The New York squad. (Photo by Margaret Purcell)

Back in 2003 New York took Leitrim to extra time at Gaelic Park in the Connacht championship, almost causing a massive upset.

I went along on Sunday to the 2013 game hoping against hope that a repeat of such a thrilling match was on the cards, but dreading that New York would be outclassed.

Alas, my worst fears were borne out. An indicator of how far New York has slipped in 10 years was on show at the packed Bronx venue on Sunday when Leitrim walloped the hometown all-stars to the tune of 4-19 to 0-7 points.

It was right up there with an Alabama football game against Chattanooga or the Yankees against the Toldeo Mud Hens, a mismatch of historic proportions which sadly tells a tale.

The lack of emigration from Ireland is crippling the standard of GAA play in America, and unless we can get immigration reform of some kind the future of the game in the U.S. is in big trouble.

Hurling teams in New York have been slashed in half in the past few years, putting Ireland’s oldest game in imminent danger of dying out here without a resumption of emigration.

Sure there is a wonderful youth division, the Minor Board, which encourages young Irish Americans to play, but realistically only a small number of them continue on once reaching college age.

There have been some remarkable bright spots too, such as the recent formation of a first ever GAA team in Manhattan called the Manhattan Gaels which has provided a much-needed boost.

But the sad reality on show at Gaelic Park on Sunday told another lesson. GAA players who are elite athletes will not come to America illegally when they can emigrate and easily get jobs in London, Perth or Toronto.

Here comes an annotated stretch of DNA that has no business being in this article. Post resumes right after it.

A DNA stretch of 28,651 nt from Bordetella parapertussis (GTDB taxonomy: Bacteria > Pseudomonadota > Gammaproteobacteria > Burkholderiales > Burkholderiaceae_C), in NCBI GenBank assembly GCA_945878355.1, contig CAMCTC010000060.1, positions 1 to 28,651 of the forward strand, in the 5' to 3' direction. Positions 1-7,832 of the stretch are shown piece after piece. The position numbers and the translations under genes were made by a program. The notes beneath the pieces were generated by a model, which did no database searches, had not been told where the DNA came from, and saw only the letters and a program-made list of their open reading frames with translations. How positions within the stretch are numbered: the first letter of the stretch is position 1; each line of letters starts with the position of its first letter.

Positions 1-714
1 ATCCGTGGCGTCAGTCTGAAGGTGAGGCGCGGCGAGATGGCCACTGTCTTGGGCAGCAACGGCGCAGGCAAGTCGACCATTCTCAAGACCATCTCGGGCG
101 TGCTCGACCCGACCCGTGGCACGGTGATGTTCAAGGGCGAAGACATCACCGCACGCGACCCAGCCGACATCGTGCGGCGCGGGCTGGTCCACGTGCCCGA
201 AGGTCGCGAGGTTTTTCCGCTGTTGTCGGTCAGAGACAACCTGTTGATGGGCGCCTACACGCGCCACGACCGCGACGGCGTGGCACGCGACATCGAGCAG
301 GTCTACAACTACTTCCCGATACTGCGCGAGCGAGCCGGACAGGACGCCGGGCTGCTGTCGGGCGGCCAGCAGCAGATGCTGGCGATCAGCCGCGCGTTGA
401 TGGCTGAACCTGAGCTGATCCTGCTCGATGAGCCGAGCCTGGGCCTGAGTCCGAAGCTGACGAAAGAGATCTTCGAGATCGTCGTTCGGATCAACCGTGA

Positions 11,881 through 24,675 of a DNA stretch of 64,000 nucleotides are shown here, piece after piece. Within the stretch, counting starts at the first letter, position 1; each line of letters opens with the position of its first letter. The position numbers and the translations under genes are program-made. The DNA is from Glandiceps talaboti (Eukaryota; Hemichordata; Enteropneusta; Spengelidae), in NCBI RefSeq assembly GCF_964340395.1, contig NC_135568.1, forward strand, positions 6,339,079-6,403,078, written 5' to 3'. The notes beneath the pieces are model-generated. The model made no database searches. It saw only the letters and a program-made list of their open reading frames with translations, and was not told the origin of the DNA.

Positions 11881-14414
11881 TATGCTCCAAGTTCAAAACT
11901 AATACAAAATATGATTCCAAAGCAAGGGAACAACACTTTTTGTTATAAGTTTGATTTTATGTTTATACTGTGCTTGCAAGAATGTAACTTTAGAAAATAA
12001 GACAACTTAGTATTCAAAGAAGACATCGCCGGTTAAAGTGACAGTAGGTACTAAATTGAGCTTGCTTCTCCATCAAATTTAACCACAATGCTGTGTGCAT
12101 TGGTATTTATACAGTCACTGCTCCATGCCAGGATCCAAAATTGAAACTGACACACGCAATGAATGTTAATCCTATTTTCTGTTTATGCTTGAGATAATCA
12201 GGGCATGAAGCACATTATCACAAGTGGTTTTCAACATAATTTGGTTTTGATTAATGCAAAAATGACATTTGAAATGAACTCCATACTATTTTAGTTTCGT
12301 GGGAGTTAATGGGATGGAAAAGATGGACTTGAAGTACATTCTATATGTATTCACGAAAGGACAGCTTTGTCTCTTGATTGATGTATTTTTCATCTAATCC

It is hard to blame them, but their loss is deeply affecting the GAA here.  It is a sad reality because the huge crowd by Gaelic Park standards that showed up on Sunday is clearly enthused about Gaelic games.

It was a perfect Gaelic Park day with sunshine, wives and girlfriends showing up, many kids in tow and a great spirit and atmosphere.

There was a rousing Irish band, a hot dog stand, hamburgers and craic galore. The bar was packed and the visitors from Ireland brought good cheer and a festive atmosphere to the old grounds.

Old timers said it was among the largest crowds they had seen in years at the Bronx venue, and all we really wanted was a competitive game.

Alas it was not to be as a vastly superior Leitrim side ran amok and put scores over and under the bar with great regularity.

One could not but feel for the New York all-stars who had put their heart and souls into the preparations for the game and gave it their best despite the huge odds.  But they were utterly outmatched despite their gallantry and were hopelessly adrift by halftime.

The fear is that the GAA will re-evaluate this annual fixture in New York. Leitrim are not usually among the best sides in Connacht, and one can only shudder at what All-Ireland finalists Mayo or stern rivals Galway might have done to New York on Sunday.

The size of the crowd and the statement about the GAA’s broad mission which encompasses their hundreds of teams outside Ireland is important. But the massacre New York received serves no one’s purpose.

It is one more important reason to hope for immigration reform this year.